Lucerne owes its fame to its uniquely picturesque location. Nestling amongst the foothills of the

Alps, the city lies at the end of a lake that has been eternalised by poets and composers. An incredible

panorama begins here which stretches from Mount Rigi to Mount Pilatus and depending

on weather, season or time of day sets dramatically different moods. Lucerne, with 60,000 inhabitants,

is the eighth largest city in Switzerland. If the agglomeration is added, the numbers treble.

Lucerne is the capital of Central Switzerland due to its size, central location and economic potential.

At the political level, Lucerne does not reserve any special right to govern because each of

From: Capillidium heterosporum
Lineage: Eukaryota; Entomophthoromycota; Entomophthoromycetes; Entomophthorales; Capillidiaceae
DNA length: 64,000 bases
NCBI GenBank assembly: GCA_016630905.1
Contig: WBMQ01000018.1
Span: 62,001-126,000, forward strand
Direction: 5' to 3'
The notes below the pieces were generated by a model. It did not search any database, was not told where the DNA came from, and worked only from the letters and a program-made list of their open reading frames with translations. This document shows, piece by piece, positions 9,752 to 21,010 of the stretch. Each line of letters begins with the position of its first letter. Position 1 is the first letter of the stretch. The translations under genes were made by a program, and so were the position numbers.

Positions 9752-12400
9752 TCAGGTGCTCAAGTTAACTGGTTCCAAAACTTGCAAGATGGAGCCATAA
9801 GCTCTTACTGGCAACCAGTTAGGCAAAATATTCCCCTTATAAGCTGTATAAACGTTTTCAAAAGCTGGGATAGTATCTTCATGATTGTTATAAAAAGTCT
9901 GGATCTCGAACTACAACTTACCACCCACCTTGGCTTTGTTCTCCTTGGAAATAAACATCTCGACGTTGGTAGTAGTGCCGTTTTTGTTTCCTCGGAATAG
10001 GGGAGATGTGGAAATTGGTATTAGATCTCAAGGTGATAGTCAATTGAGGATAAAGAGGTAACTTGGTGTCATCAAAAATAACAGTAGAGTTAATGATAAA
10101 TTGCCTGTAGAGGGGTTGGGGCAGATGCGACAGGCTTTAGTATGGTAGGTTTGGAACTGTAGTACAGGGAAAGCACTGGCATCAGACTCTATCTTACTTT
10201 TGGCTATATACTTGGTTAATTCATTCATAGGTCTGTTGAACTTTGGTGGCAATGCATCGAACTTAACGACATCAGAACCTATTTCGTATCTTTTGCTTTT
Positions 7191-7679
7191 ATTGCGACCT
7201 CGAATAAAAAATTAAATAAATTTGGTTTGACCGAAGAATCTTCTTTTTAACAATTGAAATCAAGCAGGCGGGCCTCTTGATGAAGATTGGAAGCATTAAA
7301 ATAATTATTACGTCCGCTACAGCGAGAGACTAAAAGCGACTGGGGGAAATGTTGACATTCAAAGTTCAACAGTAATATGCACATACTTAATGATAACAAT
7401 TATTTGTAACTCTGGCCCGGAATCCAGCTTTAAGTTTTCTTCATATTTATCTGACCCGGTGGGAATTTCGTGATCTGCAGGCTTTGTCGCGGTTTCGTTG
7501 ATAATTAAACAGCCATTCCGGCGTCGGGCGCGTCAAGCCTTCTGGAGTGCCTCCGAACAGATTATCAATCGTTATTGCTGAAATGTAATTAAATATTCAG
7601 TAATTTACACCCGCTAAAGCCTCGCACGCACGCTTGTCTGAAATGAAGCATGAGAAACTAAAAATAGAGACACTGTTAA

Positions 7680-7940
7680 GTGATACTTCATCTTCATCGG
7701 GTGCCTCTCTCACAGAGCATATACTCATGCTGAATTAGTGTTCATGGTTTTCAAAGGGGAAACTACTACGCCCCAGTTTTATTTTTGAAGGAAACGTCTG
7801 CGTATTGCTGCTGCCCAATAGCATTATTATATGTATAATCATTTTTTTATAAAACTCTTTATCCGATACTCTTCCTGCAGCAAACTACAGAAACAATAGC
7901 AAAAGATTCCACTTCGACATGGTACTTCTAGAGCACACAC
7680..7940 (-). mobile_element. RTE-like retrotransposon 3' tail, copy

the four forest cantons has always had its own seat of government.

Lucerne, the «City of Lights»

Lucerne is often referred to as the «City of Lights». The name goes back to a miracle of light said

to have happened here. According to an old legend, an angel showed Lucerne’s first settlers with

a light where to build a chapel in honour of St. Niklaus, the patron saint of fishermen and sailors.

City with a past

In the Middle Ages, Lucerne was a mere fishing village that people scornfully referred to as a

«little wooden stork’s nest». However, over the centuries it developed into a flourishing trade

centre and its location on the Gotthard transit route led to an international exchange of commerce

and culture.

From the very beginning, Church and State determined the lives of Lucerne’s citizens. Through

lucrative contracts for the supply of mercenaries, the patricians managed to fill the city’s treasury,